dropping a point

“A discussion about whether to drop the initial point came up in the plenary tutorial of Fred Hickernell at MCQMC 2020 about QMCPy software for QMC. The issue has been discussed by the pytorch community , and the scipy community, which are both incorporating QMC methods.”

Art Owen recently arXived a paper entitled On dropping the first Sobol’ point in which he examines the impact of a common practice consisting in skipping the first point of a Sobol’ sequence when using quasi-Monte Carlo. By analogy with the burn-in practice for MCMC that aims at eliminating the biais due to the choice of the starting value. Art’s paper shows that by skipping just this one point the rate of convergence of some QMC estimates may drop by a factor, bringing the rate back to Monte Carlo values! As this applies to randomised scrambled Sobol sequences, this is quite amazing. The explanation centers on the suppression leaving one region of the hypercube unexplored, with an O(n⁻¹) error ensuing.

The above picture from the paper makes the case in a most obvious way: the mean squared error is not decreasing at the same rate for the no-drop and one-drop versions, since they are -3/2 and -1, respectively. The paper further “recommends against using roundnumber sample sizes and thinning QMC points.” Conclusion: QMC is not MC!

One Response to “dropping a point”

  1. The effect is even bigger than that. It is actually the RMSE that changes from n^-3/2 to n^-1, so the MSE goes from n^-3 to n^-2, when just one point is skipped. That example function is additive. Other problems will show other rates, but I expect a large benefit from not skipping this point to be quite common, especially for functions with a large additive component.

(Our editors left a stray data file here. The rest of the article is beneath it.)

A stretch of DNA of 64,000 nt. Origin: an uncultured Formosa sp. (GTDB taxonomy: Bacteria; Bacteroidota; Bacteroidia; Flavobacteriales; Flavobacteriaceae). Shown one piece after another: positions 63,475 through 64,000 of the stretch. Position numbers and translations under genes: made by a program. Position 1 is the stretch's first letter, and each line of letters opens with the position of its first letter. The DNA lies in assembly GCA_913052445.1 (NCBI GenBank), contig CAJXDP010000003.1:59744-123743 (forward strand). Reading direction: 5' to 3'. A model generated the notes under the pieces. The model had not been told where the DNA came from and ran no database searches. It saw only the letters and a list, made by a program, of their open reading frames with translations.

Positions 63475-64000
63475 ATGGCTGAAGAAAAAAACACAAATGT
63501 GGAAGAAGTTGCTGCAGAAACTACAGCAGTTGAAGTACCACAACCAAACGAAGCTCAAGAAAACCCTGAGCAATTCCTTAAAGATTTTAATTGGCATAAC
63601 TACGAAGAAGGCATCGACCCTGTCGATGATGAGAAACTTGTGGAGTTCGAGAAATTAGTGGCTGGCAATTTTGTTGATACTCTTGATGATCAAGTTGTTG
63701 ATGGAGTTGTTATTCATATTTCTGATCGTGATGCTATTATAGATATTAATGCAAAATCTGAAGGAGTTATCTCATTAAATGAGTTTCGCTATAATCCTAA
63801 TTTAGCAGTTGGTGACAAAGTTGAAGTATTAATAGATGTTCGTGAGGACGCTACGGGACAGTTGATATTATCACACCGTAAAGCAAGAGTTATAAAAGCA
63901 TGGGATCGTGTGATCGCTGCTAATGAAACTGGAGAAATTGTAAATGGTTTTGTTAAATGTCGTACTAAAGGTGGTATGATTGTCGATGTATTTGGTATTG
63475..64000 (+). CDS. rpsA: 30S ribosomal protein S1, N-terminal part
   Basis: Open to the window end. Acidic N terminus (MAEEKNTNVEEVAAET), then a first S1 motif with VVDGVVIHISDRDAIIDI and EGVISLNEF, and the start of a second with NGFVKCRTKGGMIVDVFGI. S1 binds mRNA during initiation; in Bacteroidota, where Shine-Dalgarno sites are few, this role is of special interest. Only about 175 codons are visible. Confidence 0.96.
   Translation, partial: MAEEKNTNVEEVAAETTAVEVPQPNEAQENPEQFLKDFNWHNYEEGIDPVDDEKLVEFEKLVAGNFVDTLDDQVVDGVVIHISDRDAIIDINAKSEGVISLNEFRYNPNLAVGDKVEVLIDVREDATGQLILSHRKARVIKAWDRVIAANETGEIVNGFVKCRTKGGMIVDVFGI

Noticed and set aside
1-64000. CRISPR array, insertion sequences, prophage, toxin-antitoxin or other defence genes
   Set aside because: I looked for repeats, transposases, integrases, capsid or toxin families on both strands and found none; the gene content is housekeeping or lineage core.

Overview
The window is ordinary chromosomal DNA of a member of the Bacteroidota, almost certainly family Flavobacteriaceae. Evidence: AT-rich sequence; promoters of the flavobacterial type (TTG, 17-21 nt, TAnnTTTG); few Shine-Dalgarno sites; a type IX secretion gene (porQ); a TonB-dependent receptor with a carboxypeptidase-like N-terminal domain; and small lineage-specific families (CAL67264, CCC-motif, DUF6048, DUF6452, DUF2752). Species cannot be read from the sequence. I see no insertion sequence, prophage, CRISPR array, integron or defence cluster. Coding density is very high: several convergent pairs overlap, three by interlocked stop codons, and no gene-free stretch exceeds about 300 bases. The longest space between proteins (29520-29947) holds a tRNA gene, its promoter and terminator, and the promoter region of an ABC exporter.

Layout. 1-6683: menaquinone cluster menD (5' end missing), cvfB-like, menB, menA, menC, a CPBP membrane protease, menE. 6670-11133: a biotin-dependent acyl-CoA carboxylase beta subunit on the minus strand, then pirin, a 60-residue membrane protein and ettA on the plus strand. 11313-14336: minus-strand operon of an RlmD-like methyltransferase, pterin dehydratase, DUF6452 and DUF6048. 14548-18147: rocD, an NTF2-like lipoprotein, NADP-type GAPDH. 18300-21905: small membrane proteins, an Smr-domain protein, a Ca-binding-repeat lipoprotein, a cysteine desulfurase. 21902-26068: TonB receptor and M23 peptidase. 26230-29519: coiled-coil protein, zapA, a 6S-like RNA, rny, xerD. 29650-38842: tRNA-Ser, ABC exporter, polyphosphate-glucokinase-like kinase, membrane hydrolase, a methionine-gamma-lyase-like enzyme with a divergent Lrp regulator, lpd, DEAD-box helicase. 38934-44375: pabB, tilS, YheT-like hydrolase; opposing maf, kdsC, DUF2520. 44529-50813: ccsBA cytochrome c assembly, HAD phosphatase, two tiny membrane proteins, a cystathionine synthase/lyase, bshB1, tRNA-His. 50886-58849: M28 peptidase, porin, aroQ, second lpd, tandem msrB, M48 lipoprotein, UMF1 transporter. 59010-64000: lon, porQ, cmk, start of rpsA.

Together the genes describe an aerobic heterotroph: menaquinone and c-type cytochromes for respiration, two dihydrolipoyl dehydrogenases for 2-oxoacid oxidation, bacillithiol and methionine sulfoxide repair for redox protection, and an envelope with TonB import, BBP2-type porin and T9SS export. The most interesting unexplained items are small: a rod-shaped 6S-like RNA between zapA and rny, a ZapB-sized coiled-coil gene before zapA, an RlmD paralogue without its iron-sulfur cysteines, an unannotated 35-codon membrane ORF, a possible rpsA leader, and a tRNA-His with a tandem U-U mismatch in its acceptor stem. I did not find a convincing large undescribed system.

There have been tremendous new efforts recently making scrambled Sobol’ points more widely available: Pamphile Roy for scipy, Max Balandat for pytorch, Fred Hickernell & Alesei Sorokin for QMCPy. Much of it, like the paper you link, had a major impetus from Fred’s plenary tutorial on software for QMC.

Leave a Reply

Fill in your details below or click an icon to log in:

WordPress.com Logo

You are commenting using your WordPress.com account. Log Out /  Change )

Google photo

You are commenting using your Google account. Log Out /  Change )

Twitter picture

You are commenting using your Twitter account. Log Out /  Change )

Facebook photo

You are commenting using your Facebook account. Log Out /  Change )

Connecting to %s

This site uses Akismet to reduce spam. Learn how your comment data is processed.